Coup contagion fears threaten new investment, ratchet up interest rates in Africa — experts
The apparent coup trend in Africa, creating a belt of countries that now stretches from the Atlantic Ocean to the Indian Ocean, is adding to other major concerns deterring many investors from the continent — a wave of debt crises, tense geopolitics, and an extreme vulnerability to climate change.
There have been nine coups in sub-Saharan Africa in the past three years, making experts, like Paul Collier, a professor of economics and public policy at Oxford’s Blavatnik School of Government, “very worried that Sahelian Africa is going to melt down.” The growing number of military takeovers in Africa is raising concerns about stability and jeopardizing investment inflows into the continent, the Lagos-based Africa Finance Corp. (AFC) said. For example, the recent military takeover in Gabon not only sent the central African country’s bonds tumbling 10%, but also hit those issued by a number of other countries in the region, including neighboring Cameroon, as nervous investors are on the lookout for who might be next. “Nearly all markets in that region are paying some price in terms of rising cost of debt,” said Sergey Dergachev, portfolio manager at Union Investment.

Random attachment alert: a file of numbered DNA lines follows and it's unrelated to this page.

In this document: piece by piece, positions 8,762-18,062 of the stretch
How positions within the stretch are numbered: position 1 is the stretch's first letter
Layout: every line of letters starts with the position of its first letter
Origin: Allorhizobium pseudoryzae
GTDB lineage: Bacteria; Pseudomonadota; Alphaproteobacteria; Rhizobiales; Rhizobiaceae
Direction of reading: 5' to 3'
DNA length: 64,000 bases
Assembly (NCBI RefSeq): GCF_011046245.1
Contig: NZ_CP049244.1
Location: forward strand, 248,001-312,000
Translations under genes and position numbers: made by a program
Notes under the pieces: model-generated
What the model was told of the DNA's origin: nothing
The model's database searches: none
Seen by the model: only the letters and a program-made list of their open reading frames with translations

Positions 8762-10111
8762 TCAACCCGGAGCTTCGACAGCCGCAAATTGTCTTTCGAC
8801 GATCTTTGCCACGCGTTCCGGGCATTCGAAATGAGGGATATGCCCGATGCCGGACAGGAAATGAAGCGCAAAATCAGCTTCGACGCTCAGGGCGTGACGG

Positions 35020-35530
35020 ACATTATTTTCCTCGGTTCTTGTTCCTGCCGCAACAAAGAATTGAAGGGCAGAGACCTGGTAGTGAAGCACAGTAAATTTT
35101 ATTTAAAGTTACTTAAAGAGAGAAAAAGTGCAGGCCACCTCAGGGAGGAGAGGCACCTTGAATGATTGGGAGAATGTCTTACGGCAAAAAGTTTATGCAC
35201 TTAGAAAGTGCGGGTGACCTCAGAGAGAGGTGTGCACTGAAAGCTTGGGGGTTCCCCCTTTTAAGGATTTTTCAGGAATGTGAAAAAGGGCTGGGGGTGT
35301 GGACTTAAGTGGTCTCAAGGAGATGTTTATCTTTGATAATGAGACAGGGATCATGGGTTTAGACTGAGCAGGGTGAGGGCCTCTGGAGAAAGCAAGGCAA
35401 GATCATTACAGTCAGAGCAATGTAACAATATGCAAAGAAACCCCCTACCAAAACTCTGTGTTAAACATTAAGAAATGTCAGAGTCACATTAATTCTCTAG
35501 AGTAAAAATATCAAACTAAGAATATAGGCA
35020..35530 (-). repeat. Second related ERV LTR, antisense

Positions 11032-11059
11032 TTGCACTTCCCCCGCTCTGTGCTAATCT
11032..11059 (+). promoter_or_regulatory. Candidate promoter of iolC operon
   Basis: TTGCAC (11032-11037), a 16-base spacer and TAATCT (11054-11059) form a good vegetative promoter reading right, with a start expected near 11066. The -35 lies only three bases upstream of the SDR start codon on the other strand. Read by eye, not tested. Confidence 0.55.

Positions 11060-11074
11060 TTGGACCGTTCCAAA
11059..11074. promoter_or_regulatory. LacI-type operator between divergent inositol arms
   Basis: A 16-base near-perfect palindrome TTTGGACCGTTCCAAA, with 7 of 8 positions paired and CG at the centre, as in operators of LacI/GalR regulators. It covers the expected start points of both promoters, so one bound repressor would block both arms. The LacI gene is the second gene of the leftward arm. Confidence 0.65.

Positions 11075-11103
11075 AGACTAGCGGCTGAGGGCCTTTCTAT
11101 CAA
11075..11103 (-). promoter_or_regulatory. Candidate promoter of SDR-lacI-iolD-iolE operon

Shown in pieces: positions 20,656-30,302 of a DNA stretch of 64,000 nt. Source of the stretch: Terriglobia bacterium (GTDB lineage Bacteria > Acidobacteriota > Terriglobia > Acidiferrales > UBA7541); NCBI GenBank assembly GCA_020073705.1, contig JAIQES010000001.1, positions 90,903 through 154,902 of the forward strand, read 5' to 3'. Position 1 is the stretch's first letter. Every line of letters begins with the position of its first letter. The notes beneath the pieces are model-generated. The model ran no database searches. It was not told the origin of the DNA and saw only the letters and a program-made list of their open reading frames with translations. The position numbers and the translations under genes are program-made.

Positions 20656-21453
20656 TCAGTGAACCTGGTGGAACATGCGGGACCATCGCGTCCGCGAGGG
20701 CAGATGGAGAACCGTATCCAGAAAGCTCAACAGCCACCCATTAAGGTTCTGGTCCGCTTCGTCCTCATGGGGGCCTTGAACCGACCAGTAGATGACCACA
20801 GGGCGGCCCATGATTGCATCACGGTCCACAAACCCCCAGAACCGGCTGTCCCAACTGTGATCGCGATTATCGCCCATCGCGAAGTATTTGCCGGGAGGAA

The AFC has suspended a project in one state that it has invested in, and may delay the planned listing of its African projects because of the retrenchment of democratic rule, CEO Samaila Zubairu said, adding that the rise of the juntas in Africa is “very worrying, especially with seeming appeal of the changes to the mass populace.” According to a recent UNDP study, the Guinea’s 2008 coup and one in Mali in 2012 demonstrated how the costs add up: both wiped a combined $12-$13.5 billion off the two countries’ economies over a 5-year period, representing 76% of Guinea’s 2008 GDP and about 50% of Mali’s 2012 GDP. Gabon’s coup not only hurt its bonds, it also ratcheted up the ‘spread’ or the interest rate premium. Cameroon has been particularly sensitive, as its bonds have lost more ground than Gabon’s since the coup.